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U.S. Census Bureau: Don't Skip The Kids In 2020 Count

Kindergartners at Wade Park School in Cleveland greeted U.S. Census Bureau Director Steven Dillingham with a song. [Nick Castele / ideastream]
Kindergarteners at Wade Park School in Cleveland greeted U.S. Census Bureau Director Steven Dillingham with a song.

The federal government estimates nearly 1 million children under the age of 5 went uncounted in the 2010 U.S. Census.

Very young kids were the hardest age group to count last time. So census leaders and local advocates are putting special emphasis on counting kids—especially those in more complex family and custody arrangements.

That was a theme of U.S. Census Bureau Director Steven Dillingham’s visit to Cleveland this past weekend. Kindergartners at Wade Park School in Cleveland’s Hough neighborhood greeted Dillingham last Friday with a song about being counted.

“Because everyone counts in the U.S.-of-A., everyone counts in their own special way,” they sang.

Dillingham encouraged kids to become ambassadors for the census, reminding their parents or guardians to fill out the survey this year. He popped into classrooms to read a children’s book about the count and answer questions.

“So you can answer the census on the internet. Everybody knows what the internet is?” he asked, to a chorus of yeses.

U.S. Census Bureau Director Steven Dillingham reads to students at Wade Park School in Cleveland. [Nick Castele / ideastream]

Research after the 2010 U.S. Census found kids living with someone other than a biological parent — like a grandmother or a foster family — were at risk of being uncounted. In an effort to clear up any confusion about whom to count, the 2020 U.S. Census specifically asks respondents to include grandkids in the home or unrelated children living there.

“The census is based on where you’re living,” Dillingham said. “So it doesn’t matter that you may have a tie to another state, or to a person in another state or to another neighborhood or wherever. It’s where you’re living. You need to be counted there.”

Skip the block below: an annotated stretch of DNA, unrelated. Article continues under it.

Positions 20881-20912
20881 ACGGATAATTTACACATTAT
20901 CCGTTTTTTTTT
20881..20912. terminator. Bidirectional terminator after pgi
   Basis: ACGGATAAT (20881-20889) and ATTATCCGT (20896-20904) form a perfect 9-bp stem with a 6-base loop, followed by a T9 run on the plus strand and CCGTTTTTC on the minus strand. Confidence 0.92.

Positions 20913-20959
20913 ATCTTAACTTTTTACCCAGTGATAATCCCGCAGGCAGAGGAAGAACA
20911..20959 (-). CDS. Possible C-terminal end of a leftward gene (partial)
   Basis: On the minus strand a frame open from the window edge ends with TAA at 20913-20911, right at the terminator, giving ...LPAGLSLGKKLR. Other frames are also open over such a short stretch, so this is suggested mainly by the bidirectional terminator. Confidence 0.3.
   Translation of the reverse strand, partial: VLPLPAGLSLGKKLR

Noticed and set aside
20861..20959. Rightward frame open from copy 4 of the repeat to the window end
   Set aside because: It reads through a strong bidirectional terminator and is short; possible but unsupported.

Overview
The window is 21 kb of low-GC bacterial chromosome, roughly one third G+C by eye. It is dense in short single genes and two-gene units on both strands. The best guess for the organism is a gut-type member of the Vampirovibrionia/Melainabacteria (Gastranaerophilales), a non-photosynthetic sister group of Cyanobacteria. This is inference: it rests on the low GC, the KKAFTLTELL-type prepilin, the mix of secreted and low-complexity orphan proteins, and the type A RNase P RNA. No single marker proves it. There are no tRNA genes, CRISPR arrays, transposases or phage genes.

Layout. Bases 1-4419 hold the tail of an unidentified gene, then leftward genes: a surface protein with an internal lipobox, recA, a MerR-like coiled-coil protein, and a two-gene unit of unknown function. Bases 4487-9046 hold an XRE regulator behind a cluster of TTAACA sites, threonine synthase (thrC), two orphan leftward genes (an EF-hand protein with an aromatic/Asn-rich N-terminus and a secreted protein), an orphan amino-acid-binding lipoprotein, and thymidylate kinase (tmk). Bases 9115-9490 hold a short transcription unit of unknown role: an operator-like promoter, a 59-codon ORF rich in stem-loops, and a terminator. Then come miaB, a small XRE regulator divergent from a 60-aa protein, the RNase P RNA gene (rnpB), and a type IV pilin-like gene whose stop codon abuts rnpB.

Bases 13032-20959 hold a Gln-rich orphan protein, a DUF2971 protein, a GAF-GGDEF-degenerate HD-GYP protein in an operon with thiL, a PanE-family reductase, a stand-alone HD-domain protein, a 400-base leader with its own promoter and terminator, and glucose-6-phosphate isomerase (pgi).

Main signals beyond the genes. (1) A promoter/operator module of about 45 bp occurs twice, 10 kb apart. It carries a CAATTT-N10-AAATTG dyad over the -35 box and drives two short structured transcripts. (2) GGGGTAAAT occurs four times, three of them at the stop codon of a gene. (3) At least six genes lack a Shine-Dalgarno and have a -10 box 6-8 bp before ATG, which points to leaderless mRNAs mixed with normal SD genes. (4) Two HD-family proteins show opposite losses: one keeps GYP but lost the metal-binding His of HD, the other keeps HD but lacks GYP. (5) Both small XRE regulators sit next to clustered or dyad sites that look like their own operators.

Workers will go door-to-door from May through July to follow up with households that haven’t responded to the census yet. They’ll be trained to ask about kids who may have been missed, according to Karen Deaver, program manager for the Census Bureau’s effort, to avoid a child undercount.

But those census workers will have to earn residents’ trust. Lower-income families with young children have less trust in the federal government, according to one post-census study.

“There are cases where people deliberately feel the need to potentially conceal,” Deaver said. “Maybe they’re in senior housing. Maybe there’s more people living there than the lease allows.”

So U.S. Census officials and their local partners are trying to emphasize that questionnaire responses are confidential by law.

Programs that serve families and kids — like Head Start, food and cash assistance, children’s health insurance — rely on census numbers to allocate funding and other resources. Young kids who aren’t counted this year may not show up in statistics until they’re teenagers, Deaver said.

“All of the things that improve our quality of life that we are blessed with in this country are based on the population statistics,” she said. “And we need to get them right, and the next chance is 10 years from now. Ten years from now is an entire childhood.”

The Census Bureau expects local institutions and grassroots groups to help improve the count. Some local efforts include visual census infographics for people who have trouble reading and outreach to barbershops and salons. University Hospitals’ Rainbow Center for Women and Children will set up computers on-site in Cleveland’s Midtown neighborhood, so families can fill out census forms while waiting for the doctor.

Attendees at a U.S. Census Bureau event at the Great Lakes Science Center pose with the Sesame Street character the Count. [Nick Castele / ideastream]

This past weekend, the Census Bureau tried to get the word out with a free family day at the Great Lakes Science Center, handing out flyers and census-branded baby bibs. Families took photos of their kids with the Sesame Street characters Rosita and—of course—the Count.

Among the crowds were Rasheeda Larkin and her 3-year-old son, Langston.

Larkin has every intention of filling out the census with her family, she said. She works in community relations for the Cleveland Clinic, and knows spreading the word about the count is a priority this year.

But she also understands how common it is to be taking care of other relatives’ kids, she said. Her family recently adopted her niece, Larkin said.

“We have so much intergenerational housing in Cleveland and the surrounding areas,” she said. “So we have so many aunts and uncles and grandmas and grandpas taking care of the kids because we have so many kids in the foster care system.”

Overcoming confusion and winning trust in communities like Cleveland will be a major task for U.S. Census advocates in the weeks remaining before Census Day on April 1.

Nick Castele was a senior reporter covering politics and government for Ideastream Public Media. He worked as a reporter for Ideastream from 2012-2022.